For cryptography you might learn all about prime numbers , algorithms to find really large prime numbers, random number generator algorithms and why some are more random (cryptographically strong) than others.

Then using that you can apply that towards public / private key encryption, one way hash functions, and the main hash algorithms used by the public.
(MD5, RSA, SHA512) and how they compare against each other.
And how one way hash function are used to verify data integrity.
I found Gary Kessler's site to be really helpful

For password security then you can understand how you can use a one way hash function with a salt and a nonce to make a reasonably secure password storage system. You could learn how one could safely store password hashes in a database like mySQL (

And once you understand one way hash functions and public and private keys, then you would already 90% on the way to understand how the bitcoin protocol works and how CPU's mine bitcoins and how the public ledger blockchains works.

For other languages, another language you could easily learn is Java using Processing. I really do enjoy using it and it was easy and fun to learn, and I use it a lot for rapid prototyping.

u/samsmith453 · 1 pointr/computerscience

What interests you about CS? What would you like to build / know / work on?

I would always recommend starting at the very bottom when it comes to learning computer science. Build a knowledge of computing based on what is really happening under the hood, in the hardware. This is the approach I took and it gave me a great foundation, and accelerated my career!

This book is great:

I have just started a youtube series on understanding hardware aimed at beginners which you might find helpful:

u/shinyhare · 1 pointr/ECE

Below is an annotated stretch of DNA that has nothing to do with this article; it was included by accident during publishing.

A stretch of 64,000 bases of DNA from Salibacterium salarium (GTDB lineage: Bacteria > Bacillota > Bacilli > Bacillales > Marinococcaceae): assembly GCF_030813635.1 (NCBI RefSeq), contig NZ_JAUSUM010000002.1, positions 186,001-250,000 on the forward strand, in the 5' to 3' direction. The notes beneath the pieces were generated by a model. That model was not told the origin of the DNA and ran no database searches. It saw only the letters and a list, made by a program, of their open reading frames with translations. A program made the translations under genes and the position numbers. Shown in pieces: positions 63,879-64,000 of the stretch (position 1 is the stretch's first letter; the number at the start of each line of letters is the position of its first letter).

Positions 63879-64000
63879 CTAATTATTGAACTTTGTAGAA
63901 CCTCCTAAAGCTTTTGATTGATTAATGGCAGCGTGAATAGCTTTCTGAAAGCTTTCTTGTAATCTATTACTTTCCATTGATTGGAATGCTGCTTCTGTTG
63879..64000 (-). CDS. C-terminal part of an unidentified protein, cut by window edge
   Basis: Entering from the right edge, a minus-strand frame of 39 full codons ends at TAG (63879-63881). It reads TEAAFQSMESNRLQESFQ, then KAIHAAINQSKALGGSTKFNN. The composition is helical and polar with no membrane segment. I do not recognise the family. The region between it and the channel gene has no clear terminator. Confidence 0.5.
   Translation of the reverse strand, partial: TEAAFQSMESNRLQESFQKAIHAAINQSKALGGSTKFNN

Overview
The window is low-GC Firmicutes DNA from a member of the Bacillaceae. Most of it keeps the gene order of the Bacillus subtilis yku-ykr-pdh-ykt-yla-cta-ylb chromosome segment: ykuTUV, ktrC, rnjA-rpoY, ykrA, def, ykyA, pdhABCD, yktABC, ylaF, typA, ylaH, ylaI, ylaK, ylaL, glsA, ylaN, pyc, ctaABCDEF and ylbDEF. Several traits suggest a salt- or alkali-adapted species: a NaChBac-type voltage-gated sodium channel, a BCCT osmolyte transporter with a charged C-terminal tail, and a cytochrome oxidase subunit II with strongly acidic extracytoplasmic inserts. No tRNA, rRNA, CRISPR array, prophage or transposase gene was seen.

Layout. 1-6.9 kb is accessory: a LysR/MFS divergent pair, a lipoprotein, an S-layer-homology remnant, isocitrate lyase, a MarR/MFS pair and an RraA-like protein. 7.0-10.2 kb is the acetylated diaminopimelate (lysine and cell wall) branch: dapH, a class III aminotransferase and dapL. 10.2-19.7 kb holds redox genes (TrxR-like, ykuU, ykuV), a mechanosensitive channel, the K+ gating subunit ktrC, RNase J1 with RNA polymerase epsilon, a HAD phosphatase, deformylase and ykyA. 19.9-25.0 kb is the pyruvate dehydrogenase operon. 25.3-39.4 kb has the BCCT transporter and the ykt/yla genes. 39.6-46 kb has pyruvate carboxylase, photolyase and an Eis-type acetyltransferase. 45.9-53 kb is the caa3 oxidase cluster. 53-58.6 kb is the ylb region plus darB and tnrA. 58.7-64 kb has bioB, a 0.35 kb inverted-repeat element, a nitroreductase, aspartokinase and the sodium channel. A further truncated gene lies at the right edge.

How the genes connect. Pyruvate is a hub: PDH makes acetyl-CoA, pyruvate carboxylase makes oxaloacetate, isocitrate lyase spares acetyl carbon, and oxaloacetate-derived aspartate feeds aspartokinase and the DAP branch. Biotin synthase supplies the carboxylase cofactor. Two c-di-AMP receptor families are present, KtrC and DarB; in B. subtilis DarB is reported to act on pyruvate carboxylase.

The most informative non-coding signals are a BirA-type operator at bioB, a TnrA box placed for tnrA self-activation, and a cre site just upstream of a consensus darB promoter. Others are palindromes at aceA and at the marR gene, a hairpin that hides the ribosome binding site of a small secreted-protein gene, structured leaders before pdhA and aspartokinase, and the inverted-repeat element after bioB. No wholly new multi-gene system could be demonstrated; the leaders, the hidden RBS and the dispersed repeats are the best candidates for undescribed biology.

After checking out some popular books besides the ones I learned from, for digital logic I found Schaum's Outline of Digital Principles is surprisingly good, and concise. You could definitely get by with that, googling anything that doesn't 'click' right away.

There are many books that go beyond basic digital logic to build things like microprocessors and embedded systems so it's hard to give a solid recommendation (and in retrospect all the ones I've read were way to verbose, imo). The one I'm most familiar with is this one. It's cool since it explains how programming languages are translated down the hardware level, and different processor architectures.

In any case, doing projects as you go along is probably going to be more important, and will teach you more than the reading itself.

u/PM_ME_UR_OBSIDIAN · 1 pointr/compsci

The "last interface" between hardware and software is the CPU. Think of it as made from a few universal shift registers connected to various other components (adders, etc.) Instructions will assert/deassert the control lines of the registers and components, and cause their contents to change accordingly. It's very interesting. Look at this book for more.